With a strong a background in Shakespeare, not to mention a larger than life screen presence, actor Charlton Heston fought tooth and nail to bring Antony and Cleopatra to the big screen, despite no interest from major Hollywood studios. Stepping into the director’s chair for the first time, in addition, writing and starring, the star ultimately succeeded with a less than modest budget (much out of his own pocket) and some savvy resourcefulness.
Antony and Cleopatra is essentially a power play gone wrong, instigated by the temptress Queen of Egypt, Cleopatra who encourages he lover, the Roman general Mark Antony to embark on an ambitious military conquest against Octavius Caesar. I’m not particularly well educated when it comes to Shakespeare apart from the crash-course most of us took in high school, but it’s very obvious that all those involved in this work had great respect for the original text. Shakespeare’s very distinctive style of language here is delivered with the same heated passion and dignity that one would expect from a stage performance. Charlton Heston as our flawed hero, Antony, personifies not only the character perfectly, but the actor’s own legend. He’s never better, despite being past his prime, and his efforts as a first-time director are impressive. Costumes and set design defy what one would expect from such a small budget as they sport much detail, although some interior structures do look noticeably superficial, but I dare say it’s more a result of the HD upgrade. Heston cleverly re-uses leftover footage from the sea battle in Ben-Hur, which are spliced in well resulting in little inconstancy. English actress Hildegard Neil known mostly for her stage work is very fiery as Cleopatra while conveying her insecurities over Antony. She isn’t overshadowed by Heston, who rightfully treats her as a legitimate star in her own right, despite the film’s failure to reach a wide audience.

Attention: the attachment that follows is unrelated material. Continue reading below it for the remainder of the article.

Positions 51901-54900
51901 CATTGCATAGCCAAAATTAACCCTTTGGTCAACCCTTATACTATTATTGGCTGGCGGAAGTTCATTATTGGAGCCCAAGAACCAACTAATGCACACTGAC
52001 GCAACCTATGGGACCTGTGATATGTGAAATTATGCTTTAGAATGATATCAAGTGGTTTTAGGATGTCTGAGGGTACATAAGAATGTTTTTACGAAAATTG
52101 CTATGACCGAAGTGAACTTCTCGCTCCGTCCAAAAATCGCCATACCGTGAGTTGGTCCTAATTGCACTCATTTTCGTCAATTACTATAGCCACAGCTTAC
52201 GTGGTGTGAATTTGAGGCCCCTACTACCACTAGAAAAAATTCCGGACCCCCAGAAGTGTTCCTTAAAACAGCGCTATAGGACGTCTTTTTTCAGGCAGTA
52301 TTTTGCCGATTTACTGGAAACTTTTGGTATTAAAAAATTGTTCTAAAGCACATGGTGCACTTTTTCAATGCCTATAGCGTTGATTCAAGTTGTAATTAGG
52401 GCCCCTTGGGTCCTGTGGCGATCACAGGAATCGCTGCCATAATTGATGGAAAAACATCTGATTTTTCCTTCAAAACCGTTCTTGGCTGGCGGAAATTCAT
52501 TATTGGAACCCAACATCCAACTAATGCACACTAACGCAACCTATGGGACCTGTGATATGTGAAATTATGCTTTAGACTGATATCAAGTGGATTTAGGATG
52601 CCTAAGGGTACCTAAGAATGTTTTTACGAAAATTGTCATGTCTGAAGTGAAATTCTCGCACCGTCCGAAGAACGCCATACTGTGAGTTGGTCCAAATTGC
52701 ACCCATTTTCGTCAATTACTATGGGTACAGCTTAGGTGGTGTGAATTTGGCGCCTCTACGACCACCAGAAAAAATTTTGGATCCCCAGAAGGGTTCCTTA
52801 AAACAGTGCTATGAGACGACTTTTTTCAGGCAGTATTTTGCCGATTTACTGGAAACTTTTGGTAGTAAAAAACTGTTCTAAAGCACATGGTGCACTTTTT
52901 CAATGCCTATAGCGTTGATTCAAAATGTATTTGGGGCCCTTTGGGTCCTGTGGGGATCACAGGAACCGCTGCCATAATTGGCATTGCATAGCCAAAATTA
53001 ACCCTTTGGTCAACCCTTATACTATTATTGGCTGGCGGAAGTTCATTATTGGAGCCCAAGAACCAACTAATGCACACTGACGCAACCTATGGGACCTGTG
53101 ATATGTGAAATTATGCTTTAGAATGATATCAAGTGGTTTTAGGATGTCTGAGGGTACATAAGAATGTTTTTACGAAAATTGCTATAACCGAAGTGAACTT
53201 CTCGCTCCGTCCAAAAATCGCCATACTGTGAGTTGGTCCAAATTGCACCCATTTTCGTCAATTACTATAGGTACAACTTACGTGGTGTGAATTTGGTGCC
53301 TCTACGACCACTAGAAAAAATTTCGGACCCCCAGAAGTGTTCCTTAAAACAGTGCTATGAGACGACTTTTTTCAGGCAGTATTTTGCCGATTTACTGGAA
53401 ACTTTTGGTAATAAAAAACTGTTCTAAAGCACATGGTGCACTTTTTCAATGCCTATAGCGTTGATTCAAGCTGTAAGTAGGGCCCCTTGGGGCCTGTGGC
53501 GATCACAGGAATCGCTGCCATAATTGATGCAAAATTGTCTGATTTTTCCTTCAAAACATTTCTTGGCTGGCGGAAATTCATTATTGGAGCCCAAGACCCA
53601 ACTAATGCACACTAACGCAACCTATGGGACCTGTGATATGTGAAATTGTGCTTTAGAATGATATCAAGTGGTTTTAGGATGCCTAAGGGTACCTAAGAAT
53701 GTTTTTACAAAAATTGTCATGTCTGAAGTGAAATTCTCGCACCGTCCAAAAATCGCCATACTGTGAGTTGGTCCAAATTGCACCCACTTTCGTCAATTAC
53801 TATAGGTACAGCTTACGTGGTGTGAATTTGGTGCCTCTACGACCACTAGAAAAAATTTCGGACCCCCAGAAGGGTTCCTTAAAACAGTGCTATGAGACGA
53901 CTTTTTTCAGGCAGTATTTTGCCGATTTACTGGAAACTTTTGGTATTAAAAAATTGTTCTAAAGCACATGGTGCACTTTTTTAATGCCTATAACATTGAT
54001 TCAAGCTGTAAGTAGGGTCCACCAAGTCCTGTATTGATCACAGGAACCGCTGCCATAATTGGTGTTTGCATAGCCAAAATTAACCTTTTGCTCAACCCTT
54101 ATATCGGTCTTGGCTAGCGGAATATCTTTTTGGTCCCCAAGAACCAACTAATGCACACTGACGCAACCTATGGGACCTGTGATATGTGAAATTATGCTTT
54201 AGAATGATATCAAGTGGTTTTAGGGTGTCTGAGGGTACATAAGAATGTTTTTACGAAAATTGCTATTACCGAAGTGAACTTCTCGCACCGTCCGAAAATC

VIDEO AND AUDIO
While the 1080p picture is very sharp, it’s not the best we’ve seen from Twilight Time, but I doubt it’s not from a lack of effort. I’m not sure how to describe the look other than it has a sort of “weathered” appearance, like VHS tape that’s been watched too many times, although colour remains very strong. Presented in 2.35:1 widescreen, sound is in 1.0 DTS-HD Master Audio and come through quite low in volume with a very audible background hissing. However, English subtitles not only help with the audio track but serve as helpful aid for those not accustomed to the Shakespeare text.
- Isolated Music Track
- Audio Commentary with Film Historians Lee Pfeiffer and Paul Scrabo
- The Making of Antony and Cleopatra with Filmmaker Fraser C, Heston
- Original Theatrical Trailer
- 6-Page Booklet
Antony and Cleopatra has a magnificent score by composer John Scott, which can be heard best via the isolated music track. Commentaries and a thirty-minute ‘Making-of’ give a nice outlined history behind the film in addition to Julie Kirgo’s essay about the laboured production, found inside the booklet with some appropriately epic theatrical poster art.
Antony and Cleopatra may have been a labour-intensive production, which ended up going unnoticed by mainstream film audiences, but it’s a commendable film even though the genre wasn’t in vogue at the time. Twilight Time Movies have turned out a quality Blu-ray release, which is well-worth your money, especially with the label’s current sale of their back catalogue.
ANTONY AND CLEOPATRA
(1972, director: Charlton Heston)
direct blu-ray screen captures